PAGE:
Control of AF

Control of AF was evaluable in 9665 patients (91.8% of the population). On the day of the visit, AF was controlled in 59.0% of the patients (95% CI 58.0% to 60.0%) and not controlled in 41.0% (95% CI 40.0% to 42.0%). Among the patients controlled, 26.5% were in sinus rhythm and 32.5% were in AF with heart rate ≤80 bpm (figure 2). Among patients in sinus rhythm, this had been achieved by spontaneous conversion in 34.3%, drug-induced cardioversion in 51.3%, electrical cardioversion in 13.7% and both drug-induced and electrical cardioversion in 0.6%. The characteristics of patients with uncontrolled AF as a function of the heart rate achieved are described in detail online (appendix B).

Figure 2

Distribution of atrial fibrillation (AF) control on the day of the visit. HR, heart rate; SR, sinus rhythm.

Multivariate logistic regression analysis found that the main predictors of AF control were age ≥75 years, lack of obesity, lack of recent symptoms, paroxysmal/persistent AF (as opposed to permanent), longer time since diagnosis, history of coronary artery disease, valvular heart disease, lack of advanced symptoms of heart failure, lack of hypertension and left ventricular hypertrophy, selection of rhythm-control strategy and use of drugs interfering with the renin–angiotensin–aldosterone system (table 2).

Table 2

Predictors of AF control

Treatment

On the day of the visit, rate control was the most commonly selected treatment strategy (57.5% of patients overall; controlled AF 48.1%, uncontrolled 71.3%). Overall, β blockers were used in 50.2% of patients (including 17.8% for an indication other than AF), class Ia antiarrhythmic drugs in 0.4%, class Ic in 6.5%, class III in 25.8%, calcium channel blockers in 13.8% and cardiac glycosides in 27.3% (table 3).

Table 3

Treatment on the day of visit, n (%)

Symptoms, functional status and QoL

AF was associated with a high symptom burden. Symptom burden was lower among patients with controlled AF (55.7%) than with uncontrolled AF (68.4%; p<0.001). Among patients with controlled AF, symptom burden was similar for those in sinus rhythm and those in AF ≤80 bpm (54.8% vs 56.4%; p=0.226).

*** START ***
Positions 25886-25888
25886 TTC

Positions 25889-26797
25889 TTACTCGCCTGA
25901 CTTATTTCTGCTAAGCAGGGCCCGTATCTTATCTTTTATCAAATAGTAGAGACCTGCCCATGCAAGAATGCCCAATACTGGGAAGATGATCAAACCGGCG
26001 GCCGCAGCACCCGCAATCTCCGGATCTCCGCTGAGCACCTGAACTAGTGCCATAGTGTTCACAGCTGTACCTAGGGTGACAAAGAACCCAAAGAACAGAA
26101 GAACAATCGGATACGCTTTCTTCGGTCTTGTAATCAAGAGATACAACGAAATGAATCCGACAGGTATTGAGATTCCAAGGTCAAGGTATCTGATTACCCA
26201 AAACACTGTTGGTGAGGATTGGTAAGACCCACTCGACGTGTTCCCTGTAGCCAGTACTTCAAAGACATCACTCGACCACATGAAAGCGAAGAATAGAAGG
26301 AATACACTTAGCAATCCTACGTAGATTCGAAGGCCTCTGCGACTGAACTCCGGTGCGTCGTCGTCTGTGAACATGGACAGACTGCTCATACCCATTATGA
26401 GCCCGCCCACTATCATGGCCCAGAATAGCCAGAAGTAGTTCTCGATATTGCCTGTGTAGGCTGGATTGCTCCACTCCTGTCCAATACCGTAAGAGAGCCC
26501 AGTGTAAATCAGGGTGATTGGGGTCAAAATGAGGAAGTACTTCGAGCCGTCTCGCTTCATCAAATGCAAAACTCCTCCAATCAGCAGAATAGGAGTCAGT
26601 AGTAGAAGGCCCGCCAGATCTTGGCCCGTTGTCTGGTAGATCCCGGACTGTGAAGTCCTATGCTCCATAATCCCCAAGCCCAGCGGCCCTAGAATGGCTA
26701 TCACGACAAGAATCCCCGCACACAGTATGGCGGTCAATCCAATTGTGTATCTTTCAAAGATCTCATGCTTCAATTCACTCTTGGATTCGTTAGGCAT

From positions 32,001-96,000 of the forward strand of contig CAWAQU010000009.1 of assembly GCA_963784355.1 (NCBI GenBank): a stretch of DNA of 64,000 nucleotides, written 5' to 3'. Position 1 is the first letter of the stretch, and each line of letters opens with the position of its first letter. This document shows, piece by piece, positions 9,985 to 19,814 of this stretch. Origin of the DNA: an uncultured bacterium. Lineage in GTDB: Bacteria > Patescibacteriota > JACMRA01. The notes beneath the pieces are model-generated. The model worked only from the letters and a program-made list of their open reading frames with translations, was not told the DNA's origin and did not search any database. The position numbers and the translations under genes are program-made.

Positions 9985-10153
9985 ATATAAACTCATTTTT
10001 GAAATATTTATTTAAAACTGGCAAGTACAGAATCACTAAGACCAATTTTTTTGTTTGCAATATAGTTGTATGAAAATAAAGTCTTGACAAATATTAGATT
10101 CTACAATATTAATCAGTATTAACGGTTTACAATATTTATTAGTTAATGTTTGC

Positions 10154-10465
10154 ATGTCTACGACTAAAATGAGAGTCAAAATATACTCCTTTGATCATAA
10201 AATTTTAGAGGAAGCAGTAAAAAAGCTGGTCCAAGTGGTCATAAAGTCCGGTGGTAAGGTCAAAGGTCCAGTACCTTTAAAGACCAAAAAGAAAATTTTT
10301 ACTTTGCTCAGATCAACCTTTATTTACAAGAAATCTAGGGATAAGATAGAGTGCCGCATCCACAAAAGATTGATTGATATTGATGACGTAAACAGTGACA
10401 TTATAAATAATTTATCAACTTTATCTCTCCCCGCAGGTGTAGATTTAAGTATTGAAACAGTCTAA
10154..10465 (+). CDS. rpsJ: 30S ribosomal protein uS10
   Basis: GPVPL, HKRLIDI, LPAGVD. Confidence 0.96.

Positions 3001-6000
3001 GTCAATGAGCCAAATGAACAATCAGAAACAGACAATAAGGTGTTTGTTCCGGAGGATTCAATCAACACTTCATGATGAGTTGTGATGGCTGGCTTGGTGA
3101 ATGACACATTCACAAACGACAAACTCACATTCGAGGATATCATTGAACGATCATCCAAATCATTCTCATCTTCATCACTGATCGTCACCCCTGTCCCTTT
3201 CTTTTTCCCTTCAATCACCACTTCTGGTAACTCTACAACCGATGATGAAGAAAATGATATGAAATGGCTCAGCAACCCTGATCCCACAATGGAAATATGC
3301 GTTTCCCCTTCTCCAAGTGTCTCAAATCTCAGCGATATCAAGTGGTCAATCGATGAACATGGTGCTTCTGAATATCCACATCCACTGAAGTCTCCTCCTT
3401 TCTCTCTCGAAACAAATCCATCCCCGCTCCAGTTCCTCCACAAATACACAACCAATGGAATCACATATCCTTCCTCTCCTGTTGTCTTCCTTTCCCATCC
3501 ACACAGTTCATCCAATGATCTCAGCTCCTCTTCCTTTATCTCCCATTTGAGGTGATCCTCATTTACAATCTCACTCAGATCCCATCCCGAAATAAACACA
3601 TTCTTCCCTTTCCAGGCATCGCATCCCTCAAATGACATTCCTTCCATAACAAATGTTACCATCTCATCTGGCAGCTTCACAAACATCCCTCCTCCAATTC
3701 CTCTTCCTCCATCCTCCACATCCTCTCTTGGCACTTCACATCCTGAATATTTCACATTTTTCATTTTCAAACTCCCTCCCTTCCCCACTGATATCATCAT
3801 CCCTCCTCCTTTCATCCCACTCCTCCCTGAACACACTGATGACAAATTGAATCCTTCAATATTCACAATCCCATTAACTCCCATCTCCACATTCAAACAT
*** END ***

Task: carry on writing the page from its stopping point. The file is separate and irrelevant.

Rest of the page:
The proportion of patients with AF-related symptoms at the time of the visit (EHRA class >I) among patients with controlled versus uncontrolled AF was 67.4% and 82.1% (p<0.001). Among patients with controlled AF, AF-related symptom frequency was 61.1% among those in sinus rhythm and 72.6% among those in AF ≤80 bpm (p<0.001).

AF control was associated with better QoL reported by patients compared with uncontrolled AF, as measured by the EQ-5D Visual Analogue Scale (mean (SD), 67.1 (18.4) vs 63.2 (18.9); p<0.001), the single index utility score (median score of 0.78 (range −0.59–1.00) vs 0.73 (−0.59–1.00); p<0.001), or the five dimensions of well-being measured by the EQ-5D (figure 3, p<0.001 for each dimension). Of note, QoL was highest for patients in sinus rhythm, intermediate for patients in AF ≤80 bpm and lowest for patients with AF with heart rate >80 bpm (figure 4).

Figure 3

Impact of atrial fibrillation (AF) control on the five dimensions of well-being from the EQ-5D questionnaire.

Figure 4

Mean and SD of EQ-5D scores (for Visual Analogue Scale and for single index utility) by group. AF, atrial fibrillation; HR, heart rate.

Role of heart rate among patients with uncontrolled AF